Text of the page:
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Entrepreneurial skill and regulation: evidence from primary sector rural entrepreneurs

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<mark>Journal publication date</mark>23/03/2016
<mark>Journal</mark>International Journal of Entrepreneurial Behaviour and Research
Issue number2
Volume22
Number of pages26
Pages (from-to)234-259
Publication StatusPublished
<mark>Original language</mark>English

Abstract

Purpose
– The purpose of this paper is to undertake a qualitative case-based analysis of the factors affecting the capability of primary sector rural entrepreneurs to manage regulation. The authors suggest a conceptual framework to aid understanding of their skill and capability when managing regulation.

Design/methodology/approach
– Using a multiple case study approach the entrepreneurial skill of rural entrepreneurs is examined in light of three sets of factors: institutional regulatory, social capital and economic market.

Findings
– The case analysis indicates diversity in the skill of rural entrepreneurs to manage regulation across sub-sectors including dairy and stock farming, fruit growers and vegetable/horticultural producers. The conceptual framework indicates that there are three areas that influence entrepreneurial skill: relationships with national cooperatives, relationships with the institutional regulatory environment and relationships with the economic market environment. This provides the authors with a conceptual framework to aid understanding of the interplay of factors affecting entrepreneurial skill and capability to manage regulation.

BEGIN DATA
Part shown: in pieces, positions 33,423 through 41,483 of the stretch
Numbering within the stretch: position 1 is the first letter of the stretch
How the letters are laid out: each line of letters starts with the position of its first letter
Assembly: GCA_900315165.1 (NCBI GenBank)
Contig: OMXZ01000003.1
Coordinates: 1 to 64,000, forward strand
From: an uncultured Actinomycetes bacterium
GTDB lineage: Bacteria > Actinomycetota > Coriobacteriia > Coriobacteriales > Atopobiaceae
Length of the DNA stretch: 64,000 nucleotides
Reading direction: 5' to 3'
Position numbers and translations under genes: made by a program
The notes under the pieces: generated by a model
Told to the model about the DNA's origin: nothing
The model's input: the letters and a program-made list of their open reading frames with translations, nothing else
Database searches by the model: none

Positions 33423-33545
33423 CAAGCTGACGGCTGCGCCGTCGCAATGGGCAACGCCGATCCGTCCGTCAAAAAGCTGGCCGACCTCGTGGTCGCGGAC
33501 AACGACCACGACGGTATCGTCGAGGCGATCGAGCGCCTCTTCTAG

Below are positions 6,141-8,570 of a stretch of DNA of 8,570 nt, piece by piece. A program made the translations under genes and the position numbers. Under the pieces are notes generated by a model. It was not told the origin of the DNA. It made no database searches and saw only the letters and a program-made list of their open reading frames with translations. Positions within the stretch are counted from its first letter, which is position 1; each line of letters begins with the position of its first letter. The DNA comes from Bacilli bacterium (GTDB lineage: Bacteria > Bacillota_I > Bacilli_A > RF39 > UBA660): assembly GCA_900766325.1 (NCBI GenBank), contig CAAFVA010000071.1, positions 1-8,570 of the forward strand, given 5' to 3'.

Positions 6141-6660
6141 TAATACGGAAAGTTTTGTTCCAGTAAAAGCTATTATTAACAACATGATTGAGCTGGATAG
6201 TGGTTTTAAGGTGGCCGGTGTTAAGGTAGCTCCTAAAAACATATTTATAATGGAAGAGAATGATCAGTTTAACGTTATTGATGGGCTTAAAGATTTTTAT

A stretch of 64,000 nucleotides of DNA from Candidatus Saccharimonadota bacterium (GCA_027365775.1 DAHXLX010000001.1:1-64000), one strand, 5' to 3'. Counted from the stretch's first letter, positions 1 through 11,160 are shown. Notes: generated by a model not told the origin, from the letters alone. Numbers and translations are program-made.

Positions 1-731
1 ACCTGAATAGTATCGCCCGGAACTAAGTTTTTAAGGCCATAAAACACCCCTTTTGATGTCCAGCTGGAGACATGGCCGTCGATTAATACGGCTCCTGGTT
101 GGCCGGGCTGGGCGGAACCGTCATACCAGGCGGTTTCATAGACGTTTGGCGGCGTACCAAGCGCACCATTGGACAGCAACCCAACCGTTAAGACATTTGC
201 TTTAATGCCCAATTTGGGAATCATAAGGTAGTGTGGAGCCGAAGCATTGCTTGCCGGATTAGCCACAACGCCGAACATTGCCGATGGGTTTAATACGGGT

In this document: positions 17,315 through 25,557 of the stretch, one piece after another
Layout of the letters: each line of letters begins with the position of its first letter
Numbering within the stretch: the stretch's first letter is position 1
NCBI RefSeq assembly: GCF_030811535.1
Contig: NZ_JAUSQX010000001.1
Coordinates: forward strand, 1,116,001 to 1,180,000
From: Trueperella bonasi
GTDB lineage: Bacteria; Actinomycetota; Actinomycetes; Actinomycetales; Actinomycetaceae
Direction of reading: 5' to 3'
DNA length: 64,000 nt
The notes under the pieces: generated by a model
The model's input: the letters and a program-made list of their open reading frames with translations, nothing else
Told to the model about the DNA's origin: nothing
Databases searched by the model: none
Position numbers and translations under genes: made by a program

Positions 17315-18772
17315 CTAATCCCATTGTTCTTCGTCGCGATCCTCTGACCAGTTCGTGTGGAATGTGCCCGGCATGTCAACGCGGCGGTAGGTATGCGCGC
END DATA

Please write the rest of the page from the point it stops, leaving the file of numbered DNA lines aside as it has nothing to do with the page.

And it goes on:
Originality/value
– This study contributes to the emerging stream of literature highlighting the importance of industry sector context for understanding the complex and differing regulatory effects on entrepreneurs’ skill and hence capability to manage. Case comparisons allow the authors to explain and understand why entrepreneurs that operate similar businesses within the same sector respond differently to regulation.

Bibliographic note

This article is (c) Emerald Group Publishing and permission has been granted for this version to appear here. Emerald does not grant permission for this article to be further copied/distributed or hosted elsewhere without the express permission from Emerald Group Publishing Limited.